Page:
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Fall into Winter

Discussion in 'General Discussion Subforum' started by Lily Rose, Dec 9, 2013.

  1. Lily Rose

    Lily Rose Beloved Grand Eagle


    I took this photo yesterday afternoon from my front porch .....

    Trees do not passively lose their leaves as once believed. The Tree actively engages in the removal, using scissor cells to prepare for Winter. The wind comes along and sweeps away the debris, thus baring the Tree for it's dormancy. This analogy resonates, as we are mirrors of Nature in all her stages of Life.

    As we move seasonally from Fall, we tumble into Winter. This is the time of contemplation, of quietness within, of turning our healing energies inward towards our core as we shed the extraneous and superficial aspects that we've accumulated through the abundance of Spring and Summer. Harvest has been completed. It is time to sleep, to dream.

    I willingly shed the old patterns, though they do not so willingly shed from me. I am the Tree, using those specialized cells to sever the old and the withered. Not all leaves or fruit can be shed. This, too, is part of Life. They shrivel and cling. Perfection cannot be attained, as perfection is an illusion.

    Re-defining Perfection: You ARE perfect. Now. This moment. Utterly. Like Life, perfection is ever-evolving. You will be perfect tomorrow, and the day after, and the week after, and though the Seasons. All that you are ... is enough for this moment. All that you will be in the next moment, is also enough. We live, we grow, we change, we evolve, we learn, and we grow some more.

    In one of our trees, at the base is an opening, where gentle honey Bees reside. These bees care for our ancient apple orchard, and the plums and pears and the flowers.

    In a shed, beautiful wasps devour harmful insects that would damage crops. We speak to these Wasps, and they allow us passage. They are a gardeners friend, and with kindness, they co-exist peacefully as good neighbors.

    Water evaporates to the sky and falls as tears of renewal to further nurture the soil which feeds the Trees. We are connected intricately to the earth. When we forget the connections, we sicken.

    Always remember.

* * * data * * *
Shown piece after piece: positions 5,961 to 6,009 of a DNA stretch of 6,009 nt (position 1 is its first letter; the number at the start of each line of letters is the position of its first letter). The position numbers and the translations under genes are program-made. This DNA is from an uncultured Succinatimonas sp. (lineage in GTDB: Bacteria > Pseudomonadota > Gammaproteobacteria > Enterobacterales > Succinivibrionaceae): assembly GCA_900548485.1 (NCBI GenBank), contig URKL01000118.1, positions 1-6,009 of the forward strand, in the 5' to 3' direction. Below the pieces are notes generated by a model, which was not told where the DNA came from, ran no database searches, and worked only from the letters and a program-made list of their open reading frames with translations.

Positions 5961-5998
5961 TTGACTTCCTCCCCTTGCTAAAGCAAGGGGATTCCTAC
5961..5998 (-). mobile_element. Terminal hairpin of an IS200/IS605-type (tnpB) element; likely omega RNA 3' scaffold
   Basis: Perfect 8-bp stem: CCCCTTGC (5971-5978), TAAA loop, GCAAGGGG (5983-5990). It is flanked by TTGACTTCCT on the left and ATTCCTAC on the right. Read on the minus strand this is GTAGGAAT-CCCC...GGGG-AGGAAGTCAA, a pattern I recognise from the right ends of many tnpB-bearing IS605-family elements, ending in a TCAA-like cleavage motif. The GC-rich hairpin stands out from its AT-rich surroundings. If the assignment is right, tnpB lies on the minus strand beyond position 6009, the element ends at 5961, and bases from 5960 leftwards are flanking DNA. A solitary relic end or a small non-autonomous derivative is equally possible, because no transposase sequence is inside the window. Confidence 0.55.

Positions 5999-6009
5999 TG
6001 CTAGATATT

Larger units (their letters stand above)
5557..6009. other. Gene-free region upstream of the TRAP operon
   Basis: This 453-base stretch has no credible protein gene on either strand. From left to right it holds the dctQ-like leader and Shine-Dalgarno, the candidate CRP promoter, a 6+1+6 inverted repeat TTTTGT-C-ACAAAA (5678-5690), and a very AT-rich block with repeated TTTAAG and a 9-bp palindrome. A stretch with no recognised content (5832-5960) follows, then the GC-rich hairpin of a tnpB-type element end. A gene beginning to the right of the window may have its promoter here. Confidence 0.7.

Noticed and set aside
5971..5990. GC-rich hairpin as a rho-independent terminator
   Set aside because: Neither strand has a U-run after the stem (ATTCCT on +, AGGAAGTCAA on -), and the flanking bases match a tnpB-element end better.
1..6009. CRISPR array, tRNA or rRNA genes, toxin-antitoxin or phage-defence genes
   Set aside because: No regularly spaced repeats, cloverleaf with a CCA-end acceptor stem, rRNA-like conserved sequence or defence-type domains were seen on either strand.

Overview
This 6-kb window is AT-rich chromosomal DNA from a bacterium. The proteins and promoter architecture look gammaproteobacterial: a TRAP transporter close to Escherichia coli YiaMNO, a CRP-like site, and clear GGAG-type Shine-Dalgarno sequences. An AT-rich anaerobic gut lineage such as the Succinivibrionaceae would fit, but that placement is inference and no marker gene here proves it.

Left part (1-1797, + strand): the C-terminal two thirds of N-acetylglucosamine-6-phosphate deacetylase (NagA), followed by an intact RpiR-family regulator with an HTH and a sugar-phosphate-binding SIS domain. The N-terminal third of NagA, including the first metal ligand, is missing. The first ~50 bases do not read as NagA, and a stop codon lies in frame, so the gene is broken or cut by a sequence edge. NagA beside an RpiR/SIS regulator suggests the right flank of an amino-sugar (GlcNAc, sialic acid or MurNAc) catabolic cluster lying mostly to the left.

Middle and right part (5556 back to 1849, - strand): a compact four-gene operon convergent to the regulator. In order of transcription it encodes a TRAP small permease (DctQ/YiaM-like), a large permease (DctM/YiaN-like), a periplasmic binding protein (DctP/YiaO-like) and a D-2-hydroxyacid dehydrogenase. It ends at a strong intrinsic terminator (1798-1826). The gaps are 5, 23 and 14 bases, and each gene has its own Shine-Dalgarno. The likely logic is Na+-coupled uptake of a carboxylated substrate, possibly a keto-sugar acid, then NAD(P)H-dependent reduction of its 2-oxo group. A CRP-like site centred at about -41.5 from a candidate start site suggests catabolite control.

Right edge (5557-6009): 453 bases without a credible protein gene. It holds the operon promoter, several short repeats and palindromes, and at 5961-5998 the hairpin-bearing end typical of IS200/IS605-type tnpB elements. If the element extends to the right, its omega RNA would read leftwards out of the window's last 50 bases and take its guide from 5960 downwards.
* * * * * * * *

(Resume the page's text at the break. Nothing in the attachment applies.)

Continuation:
Beneath our skin, we are One.

    with grace and gratitude,
    Ellen and Dahlia like this.
  2. North Star

    North Star Beloved Grand Eagle

    Love your poetic thoughts, Lily Grace. You remind me of a very dear friend of mine.

    Thought you might appreciate my thoughts this morning that I posted on Facebook:

    I was reading a "manifesto" that I liked..you've seen them - posters full of good, positive mojo about forgiving others, having self-respect and giving up crappy thinking.
    But I paused on the "I will ROCK this world..." comment.
    Ya know. Chances are good, really, REALLY good, that I won't ROCK this world. It's hard to ROCK the world when you're sorting through parenting challenges or what to fix for dinner when you're out of groceries and the roads are icy so you don't want to go to the store. Again. And so on.
    But I can ROCK this moment. I can ROCK enjoying the presence of my kids. And I can ROCK being grateful for what I have.
    Sure, change your thinking and outlook but remember...much of what you're looking for is already present.

    And yes...to echo what you said...We are One.

    PS If you haven't read any of John O'Donohue's poetry/books, I think he will really resonate with you.
    Ellen likes this.
  3. Walt Oleksy (RIP 2021)

    Walt Oleksy (RIP 2021) Beloved Grand Eagle

    I love the photo and your descriptions, Lily Rose.

    We were only supposed to get snow showers yesterday but it became 3 inches of clean, white, soft snow.
    Everything looks like a White Christmas here in the Chicago area.

    I didn't know that wasps can be friendly or that they are gardeners' helpers.
    North Star likes this.
  4. sara_cynthia

    sara_cynthia New Member

    Hi lily Rose, thank you for your last reply to my post. Your support and validation is so appericated!
  5. Lily Rose

    Lily Rose Beloved Grand Eagle

    You are absolutely right ... a perfect response. Know this, though ... when you rock in your own corner of your world, you do rock the rest of the world. Nothing we do is in isolation. Toss a stone in a lake, and the ripples spread, ever widening. Even when the ripples cease, the lake is forever changed by the presence of that rock. (I obtained this image/quote from an episode of Xena, Warrior Princess .... a very favorite series of mine. Battle On Xena!).